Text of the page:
Spring 2015 - Wednesday 5:15-8:05 pm - bldg.: 50-52E
Stanford University, Anthro 335A - French 335A - REES 335A [5 units]

Ewa Domanska


For many years indigenous knowledges were treated as a field of research for anthropologists and as “mistaken epistemologies,” i. e., un-scientific and irrational folklore and childish worldviews. This old view of animism was a product of the evolutionist and anthropocentric worldview of the Enlightenment. However within the framework of ecological humanities, current interest in posthumanism, postsecularism and discussions on building altermodernity (Michael Hardt and Antonio Negri), indigenous thought is used to critique modern epistemology and develop an alternative to the Western worldview. Treating native thought as an equivalent to Western knowledge will be presented as (potentially) a decolonizing and liberating practice. The term alter-native modernities will be treated as response to the challenges of Euromodernity and suggests modernities that might emerge out of indigenous ways of being in the world. To examine this problem a comparison between literature on indigenous cultures from Latin America, Africa and East-Central Europe will be offered. Following recent works by anthropologists and archaeologists such as Nurit Bird-Rose, Philippe Descola, Graham Harvey, Tim Ingold and Eduardo Viveiros de Castro, new animism will be treated as an alternative (relational) ontology that allows rethinking the problem of matter and agency, goes beyond human exeptionalism and embraces non-humans.

Topics of the seminar will include: multiple modernities and alternative/alter-native modernities; theory of childhood animism (Jean Piaget); problem of anthropomorphism and personification as discussed within evolutionary theory as well as in the humanities; indigenous knowledge and the problem of epistemic violence (Boaventura De Sousa); cognitive justice and affirmative methodologies (Ariella Azoulay, Rosi Braidotti, Elizabeth Grosz, Eduardo Viveiros de Castro), connectedness as the principle of life (relational epistemologies and ontologies); non-human natives (Eduardo Kohn).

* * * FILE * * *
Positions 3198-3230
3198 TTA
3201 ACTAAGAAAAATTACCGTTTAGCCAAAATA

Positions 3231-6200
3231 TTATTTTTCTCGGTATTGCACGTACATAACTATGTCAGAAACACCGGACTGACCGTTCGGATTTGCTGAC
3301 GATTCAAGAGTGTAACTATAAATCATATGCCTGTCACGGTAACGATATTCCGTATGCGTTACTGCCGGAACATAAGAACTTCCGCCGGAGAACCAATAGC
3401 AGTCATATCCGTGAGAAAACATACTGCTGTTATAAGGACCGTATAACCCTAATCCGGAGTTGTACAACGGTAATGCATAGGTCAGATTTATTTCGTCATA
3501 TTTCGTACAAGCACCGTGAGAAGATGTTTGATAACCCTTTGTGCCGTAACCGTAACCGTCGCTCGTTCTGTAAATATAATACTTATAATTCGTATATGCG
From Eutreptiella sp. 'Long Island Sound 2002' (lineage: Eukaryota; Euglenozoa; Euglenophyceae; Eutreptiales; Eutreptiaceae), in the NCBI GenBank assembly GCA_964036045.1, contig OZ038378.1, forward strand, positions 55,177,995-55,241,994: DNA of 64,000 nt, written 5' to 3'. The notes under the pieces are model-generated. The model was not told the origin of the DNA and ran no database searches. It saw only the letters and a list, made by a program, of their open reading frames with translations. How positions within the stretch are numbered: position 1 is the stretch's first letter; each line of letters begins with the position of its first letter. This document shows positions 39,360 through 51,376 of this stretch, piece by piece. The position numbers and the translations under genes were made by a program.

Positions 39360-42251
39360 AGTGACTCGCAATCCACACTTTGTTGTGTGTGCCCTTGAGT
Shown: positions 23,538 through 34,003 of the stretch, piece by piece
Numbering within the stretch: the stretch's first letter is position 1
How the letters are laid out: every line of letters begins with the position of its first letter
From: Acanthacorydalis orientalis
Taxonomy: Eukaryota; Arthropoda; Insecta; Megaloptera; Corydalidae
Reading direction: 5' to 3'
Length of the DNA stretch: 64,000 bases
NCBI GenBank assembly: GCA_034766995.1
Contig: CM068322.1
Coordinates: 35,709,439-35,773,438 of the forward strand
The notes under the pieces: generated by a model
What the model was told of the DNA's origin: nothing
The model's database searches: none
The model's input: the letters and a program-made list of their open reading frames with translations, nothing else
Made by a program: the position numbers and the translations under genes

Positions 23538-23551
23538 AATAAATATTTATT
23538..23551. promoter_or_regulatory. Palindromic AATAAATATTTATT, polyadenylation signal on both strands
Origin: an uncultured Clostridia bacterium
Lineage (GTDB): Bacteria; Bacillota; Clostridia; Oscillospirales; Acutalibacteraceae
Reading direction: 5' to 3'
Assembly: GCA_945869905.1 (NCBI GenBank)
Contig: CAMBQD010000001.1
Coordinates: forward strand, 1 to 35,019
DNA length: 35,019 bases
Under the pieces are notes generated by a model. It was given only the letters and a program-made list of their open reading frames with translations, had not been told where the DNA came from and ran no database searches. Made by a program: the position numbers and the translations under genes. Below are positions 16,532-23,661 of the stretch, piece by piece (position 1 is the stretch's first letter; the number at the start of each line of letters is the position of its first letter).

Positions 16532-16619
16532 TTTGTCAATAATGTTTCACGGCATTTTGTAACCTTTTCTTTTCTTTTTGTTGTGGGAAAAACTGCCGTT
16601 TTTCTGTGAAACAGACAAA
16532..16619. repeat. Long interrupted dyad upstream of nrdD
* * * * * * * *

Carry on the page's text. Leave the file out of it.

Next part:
This course is a research seminar designed to help students work on papers for other classes, theses and individual projects. It will introduce various approaches to animism and modernities and stress an awareness of how to draw on and combine these approaches for analyzing students’ own research materials. It advocates a bottom-up approach to theory building thus it also teaches students how to formulate their own interpretative categories and small range theories based on case study analysis.



Attendance is mandatory. Students who miss more than three meetings (except for illness or other serious matters) will not be graded. Students are expected to read assigned readings carefully and participate in discussions. Each student will sign up to present a text relevant to the the m e of the readings for that week. Class presentations will be limited to 10-15 minutes. A 15 page final paper is required. Its topic will be chosen by the student hi m self/herself. It can draw upon work being done in other classes but must utilize the materials of this course as well. Grading: participation - 40%; class presentation - 20%; final paper - 40%.



April 1
1. Introduction: overview of the course

April 8
2. Alternative / Alter-Native Modernities and Multiple Modernities

  • Arif Dirlik, Thinking Modernity Historically: Is “Alternative Modernity” the Answer? “Asian Review of World Histories,” vol. 1, no. 1, January 2013: 5-44.
  • Walter D. Mignolo, Preamble: The Historical Foundation of Modernity / Coloniality and the Emergence of Decolonial Thinking, in: A Companion to Latin American Literature and Culture, ed. by Sara Castro-Klaren, Blackwell Publishing Ltd, Oxford, 2008: 12-32.
  • Michel-Rolph Trouillot, “The Otherwise Modern”. Caribbean Lessons from the Savage Slot, in: Critically Modern: Alternatives, Alterities, Anthropologies, ed. by Bruce M. Knauft. Indiana University Press, 2002: 220-237 (ibidem: John D. Kelly, Alternative Modernities or an Alternative to “Modernity”: Getting Out of the Modernist Sublime: 258-286; Jonathan Friedman, Modernity and Other Tradition: 287-313).
    • S. N. Eisenstadt, Multiple Modernities.  Daedalus, vol. 129, no. 1, Winter 2000: 1-29.